Food banks, shelters, and soup kitchens may seem like the answer to hunger in America. They are, however, a short-term and inadequate response. There has been a stunning increase in the number of emergency food programs over the last 40 years. In 1980, there were about 2 dozen food banks in the United States.
Today, there are more than 200, which serve 63,000 affiliated pantries and shelters. The growth of the emergency food system, however, has failed to solve “hunger.” Despite a spike during the Great Recession and a recent trend downward as the economy has recovered, the prevalence of food insecurity has remained relatively constant over the past 25 years. 11.1% of households were food insecure in 2018, which is only slightly below the 11.9% rate that was recorded in 1995, the year federal government started keeping statistics.
Meanwhile, the cost of housing and healthcare have continued to outpace incomes. The average person would need to make $22.96 per-hour to afford a modest 2-bedroom apartment – more than 3x the federal minimum wage. There are only 28 counties in the entire United States where a worker earning the minimum wage could afford to rent a one-bedroom home. The average worker also pays $440 per month for healthcare coverage, a number that jumps to $1,168 for family plans.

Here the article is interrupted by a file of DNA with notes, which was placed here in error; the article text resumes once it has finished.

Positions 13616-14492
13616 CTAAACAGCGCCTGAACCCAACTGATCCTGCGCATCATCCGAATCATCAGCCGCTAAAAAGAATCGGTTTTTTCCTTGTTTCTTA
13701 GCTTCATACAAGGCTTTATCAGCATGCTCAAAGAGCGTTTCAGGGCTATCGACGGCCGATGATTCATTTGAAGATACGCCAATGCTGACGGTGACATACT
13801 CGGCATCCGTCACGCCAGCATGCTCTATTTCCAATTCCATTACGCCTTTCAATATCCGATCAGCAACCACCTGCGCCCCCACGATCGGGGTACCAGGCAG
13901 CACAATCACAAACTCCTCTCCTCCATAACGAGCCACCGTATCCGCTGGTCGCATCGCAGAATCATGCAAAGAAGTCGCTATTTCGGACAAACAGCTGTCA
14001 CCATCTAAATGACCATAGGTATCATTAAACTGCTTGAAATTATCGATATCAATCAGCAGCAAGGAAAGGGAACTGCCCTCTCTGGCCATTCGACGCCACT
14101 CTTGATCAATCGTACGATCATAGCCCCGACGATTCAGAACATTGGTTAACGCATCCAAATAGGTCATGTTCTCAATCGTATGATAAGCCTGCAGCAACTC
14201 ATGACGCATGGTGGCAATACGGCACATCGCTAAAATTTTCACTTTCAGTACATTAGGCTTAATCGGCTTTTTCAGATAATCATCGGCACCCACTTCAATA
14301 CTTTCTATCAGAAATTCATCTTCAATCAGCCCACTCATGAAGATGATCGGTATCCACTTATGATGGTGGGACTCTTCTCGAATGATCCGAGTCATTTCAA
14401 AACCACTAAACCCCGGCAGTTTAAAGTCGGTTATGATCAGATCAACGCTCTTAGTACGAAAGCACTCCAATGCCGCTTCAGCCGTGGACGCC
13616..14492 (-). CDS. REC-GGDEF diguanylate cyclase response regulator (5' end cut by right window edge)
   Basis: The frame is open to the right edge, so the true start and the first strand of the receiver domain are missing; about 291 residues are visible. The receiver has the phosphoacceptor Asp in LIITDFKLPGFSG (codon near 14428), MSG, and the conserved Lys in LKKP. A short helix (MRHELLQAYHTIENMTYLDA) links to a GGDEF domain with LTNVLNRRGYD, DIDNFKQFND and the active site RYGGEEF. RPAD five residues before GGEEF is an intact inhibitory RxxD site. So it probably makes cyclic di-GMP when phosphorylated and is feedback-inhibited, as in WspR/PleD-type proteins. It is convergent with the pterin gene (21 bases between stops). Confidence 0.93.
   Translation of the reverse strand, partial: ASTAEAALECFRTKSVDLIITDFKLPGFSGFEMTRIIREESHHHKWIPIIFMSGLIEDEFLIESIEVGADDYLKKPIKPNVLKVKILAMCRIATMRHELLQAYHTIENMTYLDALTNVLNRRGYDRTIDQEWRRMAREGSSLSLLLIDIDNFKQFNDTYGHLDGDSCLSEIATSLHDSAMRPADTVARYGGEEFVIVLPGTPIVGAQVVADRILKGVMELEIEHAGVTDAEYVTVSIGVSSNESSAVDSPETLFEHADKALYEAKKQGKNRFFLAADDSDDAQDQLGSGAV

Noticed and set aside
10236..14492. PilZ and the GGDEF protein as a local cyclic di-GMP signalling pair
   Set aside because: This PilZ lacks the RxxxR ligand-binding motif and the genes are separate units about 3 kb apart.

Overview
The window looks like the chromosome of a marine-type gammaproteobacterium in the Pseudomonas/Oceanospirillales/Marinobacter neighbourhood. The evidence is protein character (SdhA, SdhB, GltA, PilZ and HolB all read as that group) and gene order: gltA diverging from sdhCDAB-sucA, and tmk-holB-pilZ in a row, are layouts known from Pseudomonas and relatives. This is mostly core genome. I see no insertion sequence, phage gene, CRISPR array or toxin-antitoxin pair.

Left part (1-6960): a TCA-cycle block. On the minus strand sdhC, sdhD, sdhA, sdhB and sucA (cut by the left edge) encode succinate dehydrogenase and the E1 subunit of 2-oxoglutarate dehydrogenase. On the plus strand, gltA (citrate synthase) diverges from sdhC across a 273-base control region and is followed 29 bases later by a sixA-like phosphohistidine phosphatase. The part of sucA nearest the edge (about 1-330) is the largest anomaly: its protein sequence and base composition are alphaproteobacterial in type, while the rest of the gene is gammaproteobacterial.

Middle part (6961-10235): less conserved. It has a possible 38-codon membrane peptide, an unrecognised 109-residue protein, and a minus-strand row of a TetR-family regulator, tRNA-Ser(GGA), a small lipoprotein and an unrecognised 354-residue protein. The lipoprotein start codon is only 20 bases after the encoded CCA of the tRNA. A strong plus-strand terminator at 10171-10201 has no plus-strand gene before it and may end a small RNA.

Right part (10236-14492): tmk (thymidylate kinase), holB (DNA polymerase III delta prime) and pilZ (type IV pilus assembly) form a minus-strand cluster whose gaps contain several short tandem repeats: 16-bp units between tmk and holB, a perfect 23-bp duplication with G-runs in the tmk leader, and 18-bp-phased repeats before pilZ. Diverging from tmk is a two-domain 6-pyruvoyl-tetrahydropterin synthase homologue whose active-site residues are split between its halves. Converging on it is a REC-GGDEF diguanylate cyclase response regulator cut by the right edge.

If we want to solve hunger once and for all, we need to reduce the need for emergency assistance that food banks provide.
Although hunger affects every community in the United States, some groups of people are more vulnerable than others. African Americans are two times more likely to be food insecure than white, non-Hispanic households. Senior citizens are the fastest-growing food insecure population in the United States. One in 4 veterans of the Iraq and Afghanistan wars is food insecure. And a growing body of research shows that the number of college students facing hunger is skyrocketing.
Nearly 60% of children from low-income families say they have come to school on an empty stomach.
If millions of children can’t learn because they haven’t eaten breakfast, we are squandering the future of the next generation. If we consign illness onto an entire class of people, we are denying them their opportunity to succeed. Hunger is not simply an obstacle to be overcome, it’s a formidable barrier to a person’s, and, by extension, our country’s prosperity.
That means supporting higher minimum wages so that workers are being fairly compensated for their labor. It means increasing access to fresh and nutritious food. We must also strengthen safety net programs like SNAP and Medicaid, so that families who are experiencing hard times don’t fall deeper into poverty. Everyone should have access to an adequate place to live, so we need to protect and expand programs that will increase the supply of affordable housing. We should invest in our schools to ensure that all children are provided a quality education, fortify school breakfast and lunch programs so that kids are well-fed and able to focus during class, and supplement the disposable income of millions of families by providing child care assistance. Finally, we must acknowledge that hunger disproportionately affects African Americans, Latinos, and Native Americans and take steps to right the historical wrongs that have trapped a large percentage of these groups in poverty for generations.